As we ended Turn 3, It was 4-1 to the Ratmen in terms of objectives secured as superior numbers were beginning to tell..

Turn 4 (Final Turn)

Between the Warriors, the Stormtroopers and the Warlord, that’s it for the human infantry!

Ratmen advance steadily, arrows falling amongst the riflemen

The Captain takes down the last Poison Grenadier, settling a rather personal feud..

And as the Slaves turn to face the cavalry remnants and the archers advance onto the ridge to take on the remaining riflemen, it’s 3 to the Ratmen, 1 contested and 1 for the humans… and that’s it!

Heavy losses all round but the vastly superior numbers of Ratmen were better placed to soak them up, and I think I really needed to focus absolutely everything on annihilating one unit at a time – rather than getting my riflemen duelling with the archers and the cavalry mixing it up with Poison Grenadiers, we should have plowed everything into hammering the central Ratmen units the infantry were facing… still, plenty of time for another game!

Once again, a really fun game from the One Page Rules folks and a great “introductory” wargame – you can play this one with the nippers (and I intend to once my youngling stops regarding dice as tasty snack treats) as well as your mates and having everything immediately accessible is a big help keeping the game flowing. I could say it’s almost too simplistic, but… the guy’s stated intent was to produce a game that could fit onto one page! It’s a cracking fun game and a great framework to houserule extra bits and pieces on if you want more depth, and there’s plenty that we’ve learned about game design and economical rules writing that will be making it’s way into our next series of releases (probably next year sometime, don’t hold your breath!).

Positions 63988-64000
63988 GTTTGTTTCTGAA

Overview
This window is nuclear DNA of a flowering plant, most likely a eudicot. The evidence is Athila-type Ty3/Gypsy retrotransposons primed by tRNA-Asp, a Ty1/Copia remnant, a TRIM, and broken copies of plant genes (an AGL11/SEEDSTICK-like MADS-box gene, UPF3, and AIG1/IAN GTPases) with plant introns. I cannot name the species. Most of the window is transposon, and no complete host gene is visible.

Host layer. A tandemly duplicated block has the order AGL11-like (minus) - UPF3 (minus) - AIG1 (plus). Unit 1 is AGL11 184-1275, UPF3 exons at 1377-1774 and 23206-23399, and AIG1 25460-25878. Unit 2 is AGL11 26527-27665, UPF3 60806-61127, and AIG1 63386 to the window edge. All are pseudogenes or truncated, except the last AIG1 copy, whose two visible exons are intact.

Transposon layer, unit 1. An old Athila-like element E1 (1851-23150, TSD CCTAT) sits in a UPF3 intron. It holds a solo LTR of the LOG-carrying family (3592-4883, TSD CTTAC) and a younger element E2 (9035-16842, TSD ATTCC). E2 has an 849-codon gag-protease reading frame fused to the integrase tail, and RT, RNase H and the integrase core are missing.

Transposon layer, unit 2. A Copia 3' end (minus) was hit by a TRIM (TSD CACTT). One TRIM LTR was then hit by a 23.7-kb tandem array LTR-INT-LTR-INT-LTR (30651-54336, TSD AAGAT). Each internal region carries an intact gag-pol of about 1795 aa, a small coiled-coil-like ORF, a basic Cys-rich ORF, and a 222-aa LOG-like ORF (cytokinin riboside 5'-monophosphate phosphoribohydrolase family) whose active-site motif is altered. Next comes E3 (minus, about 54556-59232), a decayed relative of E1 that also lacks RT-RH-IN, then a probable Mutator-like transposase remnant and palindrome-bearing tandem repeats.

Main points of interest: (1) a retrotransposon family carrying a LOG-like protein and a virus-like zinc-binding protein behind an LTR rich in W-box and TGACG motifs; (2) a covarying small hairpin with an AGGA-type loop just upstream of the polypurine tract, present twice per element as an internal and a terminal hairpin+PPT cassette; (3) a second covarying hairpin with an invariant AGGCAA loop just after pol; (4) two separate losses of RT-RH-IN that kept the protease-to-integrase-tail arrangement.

Meanwhile we’ve got some scenery to paint for the League Of Extraordinary Riveters on Dakkadakka.com, and something pretty cool (and big.. and VERY red) on the horizon to show off… stay thrifty out there, we’ll be back soon!

I Have Seen The Future…. and it is GRIMDARK!

As some of you know, Jim and I are basically Wyloch groupies, and have been ever since we stumbled across his series on how to craft DIY 40K vehicles, skimmers, walkers etc out of hot glue and random crap he has lying around the house. He’s basically nerd MacGyver.

Anyhoo, recently he’s been putting up some battle reports using the system formerly known as 1page40k – Grimdark Future. This is billed as a fast playing, easy to use, quick and dirty version of the 40k we all know and sort-of-love, sort-of-loathe. Rules and army lists are free to download from the One Page Rules website here. And seeing as we are drawn to free stuff like a moth to the flame of a slow burning crack pipe, we were all over this.